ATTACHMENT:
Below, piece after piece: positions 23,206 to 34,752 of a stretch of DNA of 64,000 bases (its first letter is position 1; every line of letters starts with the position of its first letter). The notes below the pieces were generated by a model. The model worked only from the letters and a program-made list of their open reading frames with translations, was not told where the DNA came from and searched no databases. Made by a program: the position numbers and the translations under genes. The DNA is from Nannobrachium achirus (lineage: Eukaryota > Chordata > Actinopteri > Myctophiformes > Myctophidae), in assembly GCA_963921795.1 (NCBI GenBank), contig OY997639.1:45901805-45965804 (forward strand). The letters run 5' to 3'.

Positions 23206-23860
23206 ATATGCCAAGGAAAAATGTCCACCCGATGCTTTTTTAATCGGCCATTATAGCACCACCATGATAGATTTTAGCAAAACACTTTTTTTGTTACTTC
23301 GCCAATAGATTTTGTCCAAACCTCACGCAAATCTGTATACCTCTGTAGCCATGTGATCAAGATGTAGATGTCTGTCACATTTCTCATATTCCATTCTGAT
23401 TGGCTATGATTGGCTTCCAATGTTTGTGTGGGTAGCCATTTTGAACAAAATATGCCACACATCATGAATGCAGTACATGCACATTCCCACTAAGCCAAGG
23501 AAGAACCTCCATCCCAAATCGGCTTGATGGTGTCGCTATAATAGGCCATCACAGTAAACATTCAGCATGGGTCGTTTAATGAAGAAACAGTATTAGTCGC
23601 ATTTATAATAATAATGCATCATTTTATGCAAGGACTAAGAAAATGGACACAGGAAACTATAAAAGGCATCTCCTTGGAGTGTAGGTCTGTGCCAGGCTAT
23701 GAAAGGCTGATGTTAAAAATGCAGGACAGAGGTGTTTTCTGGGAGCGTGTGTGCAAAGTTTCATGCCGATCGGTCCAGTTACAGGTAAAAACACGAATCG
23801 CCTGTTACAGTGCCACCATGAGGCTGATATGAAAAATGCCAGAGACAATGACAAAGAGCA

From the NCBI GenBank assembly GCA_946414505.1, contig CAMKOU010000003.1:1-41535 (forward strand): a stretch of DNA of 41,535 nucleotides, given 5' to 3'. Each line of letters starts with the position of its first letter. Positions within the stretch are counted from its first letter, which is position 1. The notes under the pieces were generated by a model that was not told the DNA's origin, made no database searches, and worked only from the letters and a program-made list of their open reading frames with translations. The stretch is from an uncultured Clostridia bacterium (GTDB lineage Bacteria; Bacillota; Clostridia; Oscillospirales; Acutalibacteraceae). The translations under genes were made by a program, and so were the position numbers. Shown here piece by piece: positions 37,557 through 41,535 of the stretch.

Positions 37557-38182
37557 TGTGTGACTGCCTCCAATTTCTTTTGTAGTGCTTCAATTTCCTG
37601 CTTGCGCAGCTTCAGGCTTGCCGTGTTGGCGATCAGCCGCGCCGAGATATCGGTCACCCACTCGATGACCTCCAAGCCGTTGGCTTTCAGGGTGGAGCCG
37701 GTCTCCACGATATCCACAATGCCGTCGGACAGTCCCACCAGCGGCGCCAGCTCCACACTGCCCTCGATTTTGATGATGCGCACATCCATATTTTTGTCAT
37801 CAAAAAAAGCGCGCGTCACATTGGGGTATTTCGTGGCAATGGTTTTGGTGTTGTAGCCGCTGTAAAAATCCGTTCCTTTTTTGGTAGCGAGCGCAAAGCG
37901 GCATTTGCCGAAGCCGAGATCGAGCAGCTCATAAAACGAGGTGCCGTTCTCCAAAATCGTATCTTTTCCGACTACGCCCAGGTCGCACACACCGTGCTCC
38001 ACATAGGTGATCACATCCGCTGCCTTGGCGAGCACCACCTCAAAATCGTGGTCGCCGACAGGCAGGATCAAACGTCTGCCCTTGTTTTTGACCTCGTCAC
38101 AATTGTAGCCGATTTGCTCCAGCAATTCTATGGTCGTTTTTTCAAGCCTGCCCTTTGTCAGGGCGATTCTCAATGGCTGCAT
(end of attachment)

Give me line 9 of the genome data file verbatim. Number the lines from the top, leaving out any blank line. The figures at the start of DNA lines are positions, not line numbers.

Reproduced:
23801 CCTGTTACAGTGCCACCATGAGGCTGATATGAAAAATGCCAGAGACAATGACAAAGAGCA